As an additional quality/dividend durability screen, this time I computed the FCF margins for stocks outside the financial and real estate sectors and also compared them to the net income margins where applicable. I found out that just 65 (~38% weight) have FCF (net CFFO less capex; acquisitions are not taken into account) greater than or equal to net income, principally those companies from the healthcare (11% weight, like Abbott (ABT)) and IT (~8.4%, like IBM (IBM)) sectors.
The scatter plot below compares the NI and FCF margins:
The reasons for net income being higher than FCF may vary from temporarily working capital build-up (working capital fluctuations eat into FCF, though this is not necessarily an indication of a company's imminent collapse) to more complicated to navigate like margin compression due to competition or inability to adapt pricing to inflation, etc.
But temporary or not, stocks with the FCF/net income ratio below 1 do have a risk of dividend reduction, especially in case of a recession.
PFM's holdings have a combination of the SA Dividend grades that barely comes as a surprise for a market-cap-weighted mix focused on dividend consistency and growth.
It should be noted that PFM's dividend compound annual growth rates have improved meaningfully since my previous article, with a 3-year CAGR rising from 3.85% to 9.91% and a 5-year CAGR from 4.82% to 7%. Though an inspiring development, I believe this alone is not enough to upgrade the ETF to a Buy.
PFM is built around a comparatively simplistic U.S. large-cap-focused dividend growth strategy. This vehicle offers a nice option to express a bullish opinion on the kings and aristocrats league, while also maintaining large exposure to shorter dividend growth stories for the sake of diversification.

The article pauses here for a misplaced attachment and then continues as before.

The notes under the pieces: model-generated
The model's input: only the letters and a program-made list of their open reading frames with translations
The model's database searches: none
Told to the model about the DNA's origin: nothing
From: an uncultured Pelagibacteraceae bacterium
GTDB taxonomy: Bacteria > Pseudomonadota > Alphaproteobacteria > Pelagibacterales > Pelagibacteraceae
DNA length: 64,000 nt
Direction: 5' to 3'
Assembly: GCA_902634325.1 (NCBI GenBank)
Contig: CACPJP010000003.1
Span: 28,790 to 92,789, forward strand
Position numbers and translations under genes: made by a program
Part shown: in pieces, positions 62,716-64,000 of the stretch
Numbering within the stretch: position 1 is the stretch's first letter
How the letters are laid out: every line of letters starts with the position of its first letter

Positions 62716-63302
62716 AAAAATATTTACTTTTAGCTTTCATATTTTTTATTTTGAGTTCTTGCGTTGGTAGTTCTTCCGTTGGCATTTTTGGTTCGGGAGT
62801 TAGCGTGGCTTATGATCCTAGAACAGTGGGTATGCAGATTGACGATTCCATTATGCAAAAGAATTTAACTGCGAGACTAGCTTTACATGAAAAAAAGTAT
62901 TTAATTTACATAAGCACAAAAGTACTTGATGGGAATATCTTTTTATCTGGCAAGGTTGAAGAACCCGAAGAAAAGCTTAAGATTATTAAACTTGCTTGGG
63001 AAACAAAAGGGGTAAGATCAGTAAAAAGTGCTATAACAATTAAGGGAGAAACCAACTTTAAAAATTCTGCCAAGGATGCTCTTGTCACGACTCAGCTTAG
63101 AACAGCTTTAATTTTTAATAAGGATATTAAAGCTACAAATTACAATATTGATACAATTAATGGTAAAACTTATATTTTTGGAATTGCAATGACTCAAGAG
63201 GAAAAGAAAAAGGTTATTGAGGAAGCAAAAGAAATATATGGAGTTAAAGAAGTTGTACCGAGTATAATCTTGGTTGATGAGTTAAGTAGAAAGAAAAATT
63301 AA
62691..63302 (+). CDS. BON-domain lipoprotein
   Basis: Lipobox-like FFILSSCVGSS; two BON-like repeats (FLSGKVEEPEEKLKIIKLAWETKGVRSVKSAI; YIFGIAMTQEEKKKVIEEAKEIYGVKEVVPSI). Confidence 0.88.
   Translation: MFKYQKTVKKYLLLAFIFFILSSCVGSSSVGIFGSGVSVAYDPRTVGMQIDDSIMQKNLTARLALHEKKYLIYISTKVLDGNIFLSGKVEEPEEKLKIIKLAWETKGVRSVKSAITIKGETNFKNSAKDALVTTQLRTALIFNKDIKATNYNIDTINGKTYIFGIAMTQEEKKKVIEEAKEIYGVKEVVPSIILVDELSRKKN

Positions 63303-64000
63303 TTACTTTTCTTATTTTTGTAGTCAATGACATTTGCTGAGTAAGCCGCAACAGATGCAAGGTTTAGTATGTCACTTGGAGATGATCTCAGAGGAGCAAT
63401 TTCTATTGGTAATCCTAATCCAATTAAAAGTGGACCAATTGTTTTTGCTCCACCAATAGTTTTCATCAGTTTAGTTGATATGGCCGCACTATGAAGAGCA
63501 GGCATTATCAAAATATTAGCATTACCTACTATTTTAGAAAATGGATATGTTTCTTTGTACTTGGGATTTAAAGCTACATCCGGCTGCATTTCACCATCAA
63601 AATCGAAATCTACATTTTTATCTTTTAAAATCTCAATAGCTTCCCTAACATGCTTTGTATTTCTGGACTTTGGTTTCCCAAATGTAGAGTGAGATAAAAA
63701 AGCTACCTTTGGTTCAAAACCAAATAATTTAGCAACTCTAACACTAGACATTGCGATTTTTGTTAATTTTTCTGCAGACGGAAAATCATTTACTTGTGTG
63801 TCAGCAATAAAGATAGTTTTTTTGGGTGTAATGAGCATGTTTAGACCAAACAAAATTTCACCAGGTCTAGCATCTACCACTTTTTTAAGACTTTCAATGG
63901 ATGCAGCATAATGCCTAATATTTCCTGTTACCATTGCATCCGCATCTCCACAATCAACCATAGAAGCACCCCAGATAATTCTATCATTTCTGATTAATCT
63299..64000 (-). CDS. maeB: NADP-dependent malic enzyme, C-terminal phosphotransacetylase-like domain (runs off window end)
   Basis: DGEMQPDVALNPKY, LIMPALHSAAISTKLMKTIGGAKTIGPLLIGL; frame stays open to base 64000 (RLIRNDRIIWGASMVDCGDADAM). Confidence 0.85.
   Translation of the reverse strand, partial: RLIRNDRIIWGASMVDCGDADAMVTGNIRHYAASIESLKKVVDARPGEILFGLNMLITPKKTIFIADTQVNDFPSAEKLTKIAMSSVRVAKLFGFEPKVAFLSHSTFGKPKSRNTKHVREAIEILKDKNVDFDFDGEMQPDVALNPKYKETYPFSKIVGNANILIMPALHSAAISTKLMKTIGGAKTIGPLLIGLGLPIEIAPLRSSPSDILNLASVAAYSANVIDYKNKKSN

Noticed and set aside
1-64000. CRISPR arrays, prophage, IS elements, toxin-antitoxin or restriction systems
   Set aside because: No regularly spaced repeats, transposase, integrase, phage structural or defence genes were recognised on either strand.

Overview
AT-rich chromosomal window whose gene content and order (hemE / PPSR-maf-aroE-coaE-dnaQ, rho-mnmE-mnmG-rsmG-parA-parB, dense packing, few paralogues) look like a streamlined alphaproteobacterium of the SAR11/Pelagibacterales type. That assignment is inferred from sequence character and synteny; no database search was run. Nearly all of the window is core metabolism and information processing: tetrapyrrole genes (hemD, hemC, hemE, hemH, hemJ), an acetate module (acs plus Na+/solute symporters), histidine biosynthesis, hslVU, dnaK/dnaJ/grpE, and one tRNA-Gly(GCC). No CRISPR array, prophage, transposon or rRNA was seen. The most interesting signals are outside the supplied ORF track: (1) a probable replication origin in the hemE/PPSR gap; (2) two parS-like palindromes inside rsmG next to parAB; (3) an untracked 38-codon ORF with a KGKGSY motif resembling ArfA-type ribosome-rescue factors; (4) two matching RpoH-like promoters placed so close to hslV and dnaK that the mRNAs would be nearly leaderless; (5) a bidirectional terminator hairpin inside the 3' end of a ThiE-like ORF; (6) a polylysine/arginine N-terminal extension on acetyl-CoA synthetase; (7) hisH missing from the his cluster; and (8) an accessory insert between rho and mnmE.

The principal downside is that the PFM portfolio is rife with riskily valued stocks, partly owing to its strategy favoring mega-caps and also due to the IT (19.5%) and healthcare (16.2%) sectors occupying the two leading positions. Principally due to valuation, the fund's yield of 2.1% is only marginally higher compared to the iShares Core S&P 500 ETF's (IVV) 1.5%.
The last time PFM offered a yield close to 3% was during the March 2020 market sell-off.
That said, its ~4% yielding value-focused peer Invesco High Yield Equity Dividend Achievers ETF (PEY) might be a better option for income-focused investors. It merits mentioning that the financials and utilities-heavy PEY portfolio has fared way better this year compared to PFM, delivering a minor negative total return.
Most importantly, regarding valuation, the ETF clearly has an edge over PFM as 63% of its net assets are allocated to stocks possessing at least B- Valuation grade.
There are solid bright spots on the quality side, but I see no meaningful reason to hold PFM only for exposure to highly profitable companies. A mix with similar quality can be found in IVV, for example. Finally, its expense ratio of 0.53% is fairly high; this is also the case with PEY. Summing up, it is unattractive.
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Disclosure: I/we have no stock, option or similar derivative position in any of the companies mentioned, and no plans to initiate any such positions within the next 72 hours. I wrote this article myself, and it expresses my own opinions. I am not receiving compensation for it (other than from Seeking Alpha). I have no business relationship with any company whose stock is mentioned in this article.